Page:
At the last minute, Snoep wants to add something. He wants to talk about the absolute freedom he experiences as DoP when he works on visual artist Marijke van Warmerdam’s films. “She makes loop films which have no subject whatsoever. That’s an entirely different experience. If you are talking about ballast, about throwing away, if the story, however small it may be, disappears entirely, what do you have left? Just the image. That is so bare and empty and it has to be strong enough to entice the audience. That is wonderful to work on. Marijke is intuitive, impulsive and finds it hard to tell how she wants something. There is one image that she sees and that has to be it. It brings you to the place where you go ‘how did you view things when you were a kid’, associative. The detail as the thing of most importance, more important than everything surrounding it. It is interesting to me anyway when details are assigned a role instead of the main story. Often, it is even more exciting.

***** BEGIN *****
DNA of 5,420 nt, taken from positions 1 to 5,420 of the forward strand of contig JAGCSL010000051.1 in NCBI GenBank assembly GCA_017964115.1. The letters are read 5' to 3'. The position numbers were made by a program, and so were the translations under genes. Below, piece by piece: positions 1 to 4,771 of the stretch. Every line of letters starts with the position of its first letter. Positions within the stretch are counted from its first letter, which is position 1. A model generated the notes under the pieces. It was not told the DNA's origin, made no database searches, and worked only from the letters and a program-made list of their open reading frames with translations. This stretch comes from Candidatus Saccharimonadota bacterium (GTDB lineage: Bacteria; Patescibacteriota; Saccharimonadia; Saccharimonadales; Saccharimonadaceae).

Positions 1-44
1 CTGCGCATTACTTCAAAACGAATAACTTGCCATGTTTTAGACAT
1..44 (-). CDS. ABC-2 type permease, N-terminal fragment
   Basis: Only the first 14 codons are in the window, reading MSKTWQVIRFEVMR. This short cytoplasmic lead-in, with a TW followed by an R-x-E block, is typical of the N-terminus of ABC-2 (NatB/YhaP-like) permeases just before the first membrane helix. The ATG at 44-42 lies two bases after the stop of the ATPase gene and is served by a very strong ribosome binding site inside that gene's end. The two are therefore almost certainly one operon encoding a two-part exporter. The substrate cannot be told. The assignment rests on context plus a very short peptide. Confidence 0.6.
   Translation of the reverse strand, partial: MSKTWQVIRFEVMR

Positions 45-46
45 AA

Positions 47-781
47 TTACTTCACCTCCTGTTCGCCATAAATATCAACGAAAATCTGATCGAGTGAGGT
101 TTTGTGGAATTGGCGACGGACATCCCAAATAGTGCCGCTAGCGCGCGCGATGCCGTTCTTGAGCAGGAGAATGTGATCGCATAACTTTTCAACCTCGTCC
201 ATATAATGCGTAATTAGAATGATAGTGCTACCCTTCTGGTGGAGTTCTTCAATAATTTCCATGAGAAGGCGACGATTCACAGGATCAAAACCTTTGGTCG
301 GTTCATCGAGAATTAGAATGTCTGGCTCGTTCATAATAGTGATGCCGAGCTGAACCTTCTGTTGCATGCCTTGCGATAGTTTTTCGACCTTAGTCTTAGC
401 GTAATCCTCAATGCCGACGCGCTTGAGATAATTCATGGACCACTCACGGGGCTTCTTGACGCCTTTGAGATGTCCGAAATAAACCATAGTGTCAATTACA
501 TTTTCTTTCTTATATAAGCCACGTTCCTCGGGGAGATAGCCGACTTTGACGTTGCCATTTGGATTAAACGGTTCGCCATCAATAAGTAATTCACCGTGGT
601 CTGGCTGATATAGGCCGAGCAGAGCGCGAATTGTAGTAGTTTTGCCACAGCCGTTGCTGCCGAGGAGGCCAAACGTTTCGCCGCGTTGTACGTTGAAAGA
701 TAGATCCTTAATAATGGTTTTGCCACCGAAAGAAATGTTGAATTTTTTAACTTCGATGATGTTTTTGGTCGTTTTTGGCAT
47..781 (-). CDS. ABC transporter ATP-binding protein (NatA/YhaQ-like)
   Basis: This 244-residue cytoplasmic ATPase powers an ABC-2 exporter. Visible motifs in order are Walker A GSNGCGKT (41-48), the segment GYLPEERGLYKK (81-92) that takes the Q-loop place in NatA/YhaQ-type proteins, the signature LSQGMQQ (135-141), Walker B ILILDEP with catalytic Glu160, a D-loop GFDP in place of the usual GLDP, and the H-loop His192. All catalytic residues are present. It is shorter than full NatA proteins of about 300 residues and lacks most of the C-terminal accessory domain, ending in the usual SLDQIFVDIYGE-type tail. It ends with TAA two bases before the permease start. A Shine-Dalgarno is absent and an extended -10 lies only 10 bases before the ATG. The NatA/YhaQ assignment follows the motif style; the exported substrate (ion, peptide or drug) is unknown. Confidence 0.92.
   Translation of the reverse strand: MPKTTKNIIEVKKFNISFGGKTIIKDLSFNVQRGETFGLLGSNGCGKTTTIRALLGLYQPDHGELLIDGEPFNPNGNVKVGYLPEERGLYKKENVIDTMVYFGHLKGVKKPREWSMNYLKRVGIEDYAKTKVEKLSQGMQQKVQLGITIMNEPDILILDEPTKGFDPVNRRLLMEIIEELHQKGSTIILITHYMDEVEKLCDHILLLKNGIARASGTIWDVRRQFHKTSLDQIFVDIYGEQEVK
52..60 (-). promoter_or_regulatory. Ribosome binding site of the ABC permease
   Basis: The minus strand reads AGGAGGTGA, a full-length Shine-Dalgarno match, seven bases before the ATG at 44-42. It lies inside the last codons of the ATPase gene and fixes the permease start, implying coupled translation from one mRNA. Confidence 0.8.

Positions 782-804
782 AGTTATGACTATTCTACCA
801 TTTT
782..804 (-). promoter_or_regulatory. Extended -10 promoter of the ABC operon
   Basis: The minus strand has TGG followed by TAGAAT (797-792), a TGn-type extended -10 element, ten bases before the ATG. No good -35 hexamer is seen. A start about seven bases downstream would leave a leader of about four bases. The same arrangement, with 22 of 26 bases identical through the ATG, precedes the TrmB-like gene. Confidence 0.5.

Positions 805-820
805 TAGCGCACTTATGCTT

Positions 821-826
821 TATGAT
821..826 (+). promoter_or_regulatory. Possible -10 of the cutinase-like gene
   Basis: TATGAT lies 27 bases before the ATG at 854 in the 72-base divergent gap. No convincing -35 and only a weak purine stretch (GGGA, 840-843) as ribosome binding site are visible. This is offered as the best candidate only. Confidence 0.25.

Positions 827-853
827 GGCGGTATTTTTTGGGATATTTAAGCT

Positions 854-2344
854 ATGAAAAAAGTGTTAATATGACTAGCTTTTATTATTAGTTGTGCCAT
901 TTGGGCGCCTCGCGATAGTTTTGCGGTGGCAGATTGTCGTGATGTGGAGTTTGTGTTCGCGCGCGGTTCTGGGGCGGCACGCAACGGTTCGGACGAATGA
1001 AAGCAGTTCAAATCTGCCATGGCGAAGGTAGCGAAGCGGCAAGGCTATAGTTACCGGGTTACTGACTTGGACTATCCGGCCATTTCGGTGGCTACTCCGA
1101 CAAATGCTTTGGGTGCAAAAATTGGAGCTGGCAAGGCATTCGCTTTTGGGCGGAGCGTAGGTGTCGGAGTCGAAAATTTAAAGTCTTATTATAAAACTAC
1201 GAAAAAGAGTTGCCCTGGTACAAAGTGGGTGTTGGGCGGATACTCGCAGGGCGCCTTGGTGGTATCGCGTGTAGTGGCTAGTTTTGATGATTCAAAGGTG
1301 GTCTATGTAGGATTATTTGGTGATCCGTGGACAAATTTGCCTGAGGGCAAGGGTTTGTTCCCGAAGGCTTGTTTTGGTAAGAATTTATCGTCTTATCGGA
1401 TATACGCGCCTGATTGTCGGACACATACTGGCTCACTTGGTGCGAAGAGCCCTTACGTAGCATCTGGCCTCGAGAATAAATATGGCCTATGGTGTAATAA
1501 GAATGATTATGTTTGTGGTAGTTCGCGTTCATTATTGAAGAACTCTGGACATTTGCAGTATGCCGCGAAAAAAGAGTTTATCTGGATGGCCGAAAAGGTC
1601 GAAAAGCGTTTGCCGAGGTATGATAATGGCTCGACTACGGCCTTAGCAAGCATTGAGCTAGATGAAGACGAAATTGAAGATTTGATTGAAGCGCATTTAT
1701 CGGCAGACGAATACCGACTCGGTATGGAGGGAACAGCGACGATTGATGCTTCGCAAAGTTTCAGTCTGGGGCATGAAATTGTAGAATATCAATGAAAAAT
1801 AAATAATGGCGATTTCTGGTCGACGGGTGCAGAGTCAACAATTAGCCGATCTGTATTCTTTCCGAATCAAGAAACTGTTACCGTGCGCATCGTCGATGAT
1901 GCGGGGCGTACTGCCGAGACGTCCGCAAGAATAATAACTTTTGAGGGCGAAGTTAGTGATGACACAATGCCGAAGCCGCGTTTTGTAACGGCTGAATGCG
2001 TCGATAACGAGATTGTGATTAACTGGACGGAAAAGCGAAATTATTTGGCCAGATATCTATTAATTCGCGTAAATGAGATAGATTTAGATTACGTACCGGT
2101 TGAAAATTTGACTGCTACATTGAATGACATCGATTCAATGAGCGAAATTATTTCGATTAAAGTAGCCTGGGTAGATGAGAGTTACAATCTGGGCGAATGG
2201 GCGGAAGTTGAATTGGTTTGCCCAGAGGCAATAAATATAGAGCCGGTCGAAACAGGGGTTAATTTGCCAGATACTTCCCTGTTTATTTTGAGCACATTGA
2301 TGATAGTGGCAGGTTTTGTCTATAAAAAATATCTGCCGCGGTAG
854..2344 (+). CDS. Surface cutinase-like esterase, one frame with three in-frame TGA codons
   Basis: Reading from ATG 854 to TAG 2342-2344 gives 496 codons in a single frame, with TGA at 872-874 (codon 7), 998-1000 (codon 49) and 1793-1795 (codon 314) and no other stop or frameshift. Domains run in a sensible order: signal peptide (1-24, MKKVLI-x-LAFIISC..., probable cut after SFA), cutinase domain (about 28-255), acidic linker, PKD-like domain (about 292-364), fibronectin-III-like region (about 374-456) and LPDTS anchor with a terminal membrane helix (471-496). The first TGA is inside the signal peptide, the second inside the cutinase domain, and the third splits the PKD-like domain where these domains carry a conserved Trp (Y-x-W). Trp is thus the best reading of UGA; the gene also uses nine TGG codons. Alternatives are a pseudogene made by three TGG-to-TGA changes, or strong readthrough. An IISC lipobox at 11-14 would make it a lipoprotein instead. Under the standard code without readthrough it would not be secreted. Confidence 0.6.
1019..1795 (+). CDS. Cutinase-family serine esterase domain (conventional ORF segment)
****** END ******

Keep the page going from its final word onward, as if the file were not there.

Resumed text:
And it is never boring. On occasion, we use very simple means, but we also sometimes use cranes and a highly complicated crew. It could be anything. That was a real revelation to me when I started working with her about twenty years ago.”
Talking about passion. And having an eye for details and especially the people in front of your lens. Snoep started out on ‘his’ cruise ship some time ago and it is still his anchor. Never in charge, at most just of the images and always a guest on a fiction set or in the home of the director’s mother.
translation by Sonja Barentsen
Dutch version of this article